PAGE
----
14 December 2009 - In its latest survey, entitled Opium Poppy Cultivation in South-East Asia, launched today in Bangkok, UNODC points to an increase in opium poppy cultivation in Myanmar for the third year in a row.
In Myanmar, the area under opium poppy cultivation has increased by 11 per cent over the last year and by almost 50 per cent since 2006, reaching a total of 31,700 ha in 2009. This is still a far cry from the situation in the early 1990s, when Myanmar was the world's biggest opium producer, "but the trend is going in the wrong direction", said UNODC Executive Director Antonio Maria Costa.
More than 1 million people are now involved in opium poppy cultivation in Myanmar, most of them in Shan State, where 95 per cent of Myanmar's poppy is grown.
According to Mr. Costa, "increased instability in north-eastern Myanmar is affecting the opium market. Ceasefire groups - autonomous ethnic militias like the Wa and Kachin - are selling drugs to buy weapons, and moving stocks to avoid detection."
Despite the increase in cultivation, the overall value of Myanmar's opium crop is falling since yields were down 28 per cent to 10.4 kg/ha, production fell 20 per cent (to 330 metric tons), and prices are more or less stable (at just over $300/kg). In total, the potential value of opium production in Myanmar fell by 15 per cent from $123 million in 2008 to $104 million in 2009.
In the Lao People's Democratic Republic, cultivation was up by 19 per cent, although the overall area under cultivation is small (1,900 ha) and the yield is low (6 kg/ha). Nevertheless, with one kilo of opium fetching $1,327 per kilogram (due to stable demand and scarce supply), this illicit crop remains attractive to farmers, especially as the prices of other locally produced commodities are falling. "Governments and donors need to stay the course and ensure sufficient duration of commitment and funding for all aspects of the drug issue: security, development and health", said Mr. Costa.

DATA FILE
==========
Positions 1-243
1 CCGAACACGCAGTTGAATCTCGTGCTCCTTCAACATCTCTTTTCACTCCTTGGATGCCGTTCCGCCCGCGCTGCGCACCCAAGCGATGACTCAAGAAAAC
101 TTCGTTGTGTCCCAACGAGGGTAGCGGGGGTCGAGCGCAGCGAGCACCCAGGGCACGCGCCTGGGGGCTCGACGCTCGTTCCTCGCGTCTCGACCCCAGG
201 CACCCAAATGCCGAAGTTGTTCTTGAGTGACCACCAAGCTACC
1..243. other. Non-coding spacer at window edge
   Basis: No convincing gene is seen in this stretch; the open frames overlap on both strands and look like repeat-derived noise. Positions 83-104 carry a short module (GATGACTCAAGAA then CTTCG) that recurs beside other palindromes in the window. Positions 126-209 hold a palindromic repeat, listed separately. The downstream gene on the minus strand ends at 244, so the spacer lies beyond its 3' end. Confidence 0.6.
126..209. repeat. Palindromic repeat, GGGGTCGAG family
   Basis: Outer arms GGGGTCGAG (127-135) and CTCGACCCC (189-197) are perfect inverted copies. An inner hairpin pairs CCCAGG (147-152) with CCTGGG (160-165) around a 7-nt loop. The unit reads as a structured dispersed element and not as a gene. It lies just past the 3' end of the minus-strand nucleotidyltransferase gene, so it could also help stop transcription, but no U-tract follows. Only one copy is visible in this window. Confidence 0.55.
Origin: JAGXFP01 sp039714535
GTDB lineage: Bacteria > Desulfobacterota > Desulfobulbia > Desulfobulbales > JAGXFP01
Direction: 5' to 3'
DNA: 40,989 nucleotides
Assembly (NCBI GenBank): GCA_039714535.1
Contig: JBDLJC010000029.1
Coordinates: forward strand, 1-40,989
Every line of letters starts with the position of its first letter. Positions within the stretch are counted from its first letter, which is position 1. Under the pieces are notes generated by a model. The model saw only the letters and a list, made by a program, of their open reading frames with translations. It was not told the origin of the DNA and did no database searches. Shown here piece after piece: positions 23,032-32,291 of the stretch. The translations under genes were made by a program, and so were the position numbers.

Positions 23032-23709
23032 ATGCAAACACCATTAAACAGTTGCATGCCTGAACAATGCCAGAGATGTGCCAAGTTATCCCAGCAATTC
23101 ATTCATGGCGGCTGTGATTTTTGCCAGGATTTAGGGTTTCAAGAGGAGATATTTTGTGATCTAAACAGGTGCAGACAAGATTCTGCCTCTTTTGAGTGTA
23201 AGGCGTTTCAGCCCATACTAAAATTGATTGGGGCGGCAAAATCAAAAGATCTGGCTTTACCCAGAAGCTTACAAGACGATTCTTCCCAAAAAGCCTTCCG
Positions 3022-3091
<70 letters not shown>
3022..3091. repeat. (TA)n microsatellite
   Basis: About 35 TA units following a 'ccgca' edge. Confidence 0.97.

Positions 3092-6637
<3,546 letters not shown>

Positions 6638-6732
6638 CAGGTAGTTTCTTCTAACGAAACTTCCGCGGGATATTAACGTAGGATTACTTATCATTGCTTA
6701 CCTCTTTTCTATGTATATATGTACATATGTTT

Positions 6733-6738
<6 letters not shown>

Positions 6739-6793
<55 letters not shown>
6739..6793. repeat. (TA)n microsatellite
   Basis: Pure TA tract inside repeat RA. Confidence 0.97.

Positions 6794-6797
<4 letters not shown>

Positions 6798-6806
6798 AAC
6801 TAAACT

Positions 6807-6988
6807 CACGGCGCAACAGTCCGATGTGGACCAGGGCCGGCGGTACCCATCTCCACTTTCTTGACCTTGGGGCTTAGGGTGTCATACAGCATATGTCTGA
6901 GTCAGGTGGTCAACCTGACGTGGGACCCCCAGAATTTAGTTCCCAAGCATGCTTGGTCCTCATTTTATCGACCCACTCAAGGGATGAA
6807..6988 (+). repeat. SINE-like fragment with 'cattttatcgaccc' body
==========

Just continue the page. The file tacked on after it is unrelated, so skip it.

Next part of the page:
While South-East Asia has managed to contain a problem that once made it notorious as the "Golden Triangle" of opium (the area under opium poppy cultivation in the whole of South-East Asia is still only a quarter of the area under such cultivation in Afghanistan), the Greater Mekong region is becoming a major producer and consumer of synthetic drugs. "It would be a pyrrhic victory for drug control if South-East Asia's opium was simply replaced by amphetamine-type stimulants", warned Mr. Costa.